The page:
The NHS Confederation has warned that the febrile political environment has “left behind all rational debate” over health service funding over the next five years.

Confederation policy director Nigel Edwards’ comments came after politicians from both the main parties moved swiftly to reject the NHS cost saving scenario mapped out by management consultants McKinsey, revealed by HSJ last week.

The consultants had identified up to £20bn of “recurrent potential savings” in a report for the Department of Health - much of which would come from cutting posts by around 10 per cent. This would reduce organisations’ pay bills by between 9 and 14 per cent.

The idea that you should not be running some quite radical scenarios to test your plans is simply wrong

Although staff reductions of similar and greater size have been openly discussed by NHS managers over recent months, once the figures were in the public domain health minister Mike O’Brien said: “The government does not believe the right answer to improving the NHS now or in the future is to cut the NHS workforce.”

However, he said it was “absolutely right that every government department looks for efficiency savings and examines all avenues for doing so”.

Shadow health minister Andrew Lansley said: “It is a fallacy to think that central government should be seeking to cut the clinical workforce at a time when demand is rising. Instead we need to begin to manage that demand much more effectively.”

He said Conservative plans to make GP pay more dependent on patient outcomes would encourage them to commission better value care as they would be incentivised to make a saving on their practice budgets to reinvest in better care.

Mr Lansley said a Conservative government would not prevail over any significant cuts in the NHS workforce but efficiencies and improvements would lead to “changes in the way staff are deployed”.

NHS Confederation policy director Nigel Edwards told HSJ the heated political environment with a general election expected in May meant “all rational debate” had been “left behind”.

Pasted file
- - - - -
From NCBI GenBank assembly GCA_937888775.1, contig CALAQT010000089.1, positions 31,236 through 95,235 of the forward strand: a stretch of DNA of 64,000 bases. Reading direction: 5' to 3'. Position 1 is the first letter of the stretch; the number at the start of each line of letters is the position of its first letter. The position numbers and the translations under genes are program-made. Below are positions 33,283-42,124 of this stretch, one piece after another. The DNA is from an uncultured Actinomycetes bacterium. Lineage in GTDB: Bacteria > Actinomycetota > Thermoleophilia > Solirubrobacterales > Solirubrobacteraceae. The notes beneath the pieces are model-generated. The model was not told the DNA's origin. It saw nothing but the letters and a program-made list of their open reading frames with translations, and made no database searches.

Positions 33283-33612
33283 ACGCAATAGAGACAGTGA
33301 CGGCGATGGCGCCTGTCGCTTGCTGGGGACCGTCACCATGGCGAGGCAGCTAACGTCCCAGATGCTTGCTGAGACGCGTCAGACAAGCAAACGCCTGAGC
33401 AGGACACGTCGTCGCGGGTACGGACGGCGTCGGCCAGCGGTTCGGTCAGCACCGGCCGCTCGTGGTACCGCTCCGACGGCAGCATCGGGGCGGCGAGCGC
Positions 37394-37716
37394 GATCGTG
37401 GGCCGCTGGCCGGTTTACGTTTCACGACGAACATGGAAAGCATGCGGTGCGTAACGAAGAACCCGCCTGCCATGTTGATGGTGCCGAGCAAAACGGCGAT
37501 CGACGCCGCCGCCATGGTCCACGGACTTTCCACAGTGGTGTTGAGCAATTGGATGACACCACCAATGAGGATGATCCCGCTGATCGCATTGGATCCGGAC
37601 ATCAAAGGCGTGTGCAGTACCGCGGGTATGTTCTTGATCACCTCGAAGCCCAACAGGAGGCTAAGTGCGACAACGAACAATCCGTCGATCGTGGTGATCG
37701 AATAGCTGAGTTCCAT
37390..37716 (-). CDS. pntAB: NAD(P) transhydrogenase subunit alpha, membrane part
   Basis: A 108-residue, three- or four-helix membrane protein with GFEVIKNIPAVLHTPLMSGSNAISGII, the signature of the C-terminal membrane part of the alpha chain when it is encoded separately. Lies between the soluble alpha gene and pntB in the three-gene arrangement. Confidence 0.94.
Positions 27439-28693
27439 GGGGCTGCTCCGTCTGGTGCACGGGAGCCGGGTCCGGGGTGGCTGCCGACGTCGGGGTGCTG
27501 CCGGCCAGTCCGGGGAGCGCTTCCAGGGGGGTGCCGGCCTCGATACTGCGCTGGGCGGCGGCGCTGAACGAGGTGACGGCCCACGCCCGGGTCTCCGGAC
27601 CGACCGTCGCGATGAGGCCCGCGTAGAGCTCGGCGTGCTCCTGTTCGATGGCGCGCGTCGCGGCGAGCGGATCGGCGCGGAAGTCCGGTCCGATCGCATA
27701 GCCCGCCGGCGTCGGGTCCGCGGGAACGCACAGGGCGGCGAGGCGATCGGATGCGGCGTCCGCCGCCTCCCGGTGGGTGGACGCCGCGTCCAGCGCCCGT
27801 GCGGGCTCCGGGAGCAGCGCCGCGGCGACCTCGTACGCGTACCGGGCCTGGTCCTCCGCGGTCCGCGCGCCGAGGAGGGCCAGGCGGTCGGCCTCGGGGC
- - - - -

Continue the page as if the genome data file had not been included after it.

He said the scale of the expected shortfall in NHS funding over the next three to five years meant efficiency savings now had to be “cashable” as opposed to merely about increasing productivity or quality for the same amount of cash.

That would inevitably mean headcount reductions but also cuts to fixed costs, Mr Edwards said. “You can’t hope to take all the saving out of staffing, some of it has to come out of fixed costs. But the idea that you should not be running some quite radical scenarios to test your plans is simply wrong.”

Although ministers have distanced themselves from the McKinsey report it was more than simply a speculative exercise. A wider group of management consultants were initially asked to present their summary ideas to the DH and McKinsey was selected to come back with further details.

In a report of more than 100 pages the consultants mapped out the “opportunities” to make up to £8.8bn in new cost efficiencies a year by 2013-14.

They highlighted gaps of 40 per cent or more between the recommended day case rates in some specialties, including breast surgery, gynaecology and urology.

Bringing rates up to the recommended level would require shorter patient stays in hospital, reducing acute staff costs.

McKinsey’s analysis also found that the least productive 10 per cent of doctors and nurses did just a fifth of the workload of the most productive.

In total up to £4.9bn of the £8.8bn in new cost efficiencies identified were pay costs. The consultants estimated the redundancy costs associated with reducing those could reach £530m over three years.

But it said that cost would be just a fraction of the total potential annual savings of £20bn which could be found after five years if all reforms were seen through, which would add quality improvements to cost cuts.

That would include tackling some 33 separate hospital procedures which the report identifies as having little clinical benefit. Decommissioning these services would save the NHS up to £700m, which McKinsey said could be spent on more effective treatments.

London braces itself for more reorganisation

As the NHS in England prepares for efficiency savings of £20bn by 2014, organisations in London have been told hospitals must prepare for even more changes than they had planned.

A report sent out by NHS London says plans to shift more care out of hospitals and into GP practices and polyclinics will lead to hospitals in the capital needing just two thirds of beds under current models.

Acute hospitals in London face a drop of up to 72 per cent in workload and a 42 per cent cut in income by 2016-17. It warns acute trusts to rapidly rationalise fixed overheads or face annual unfunded costs of up to £3.4bn - more than 60 per cent of their projected income of £5.5bn a year.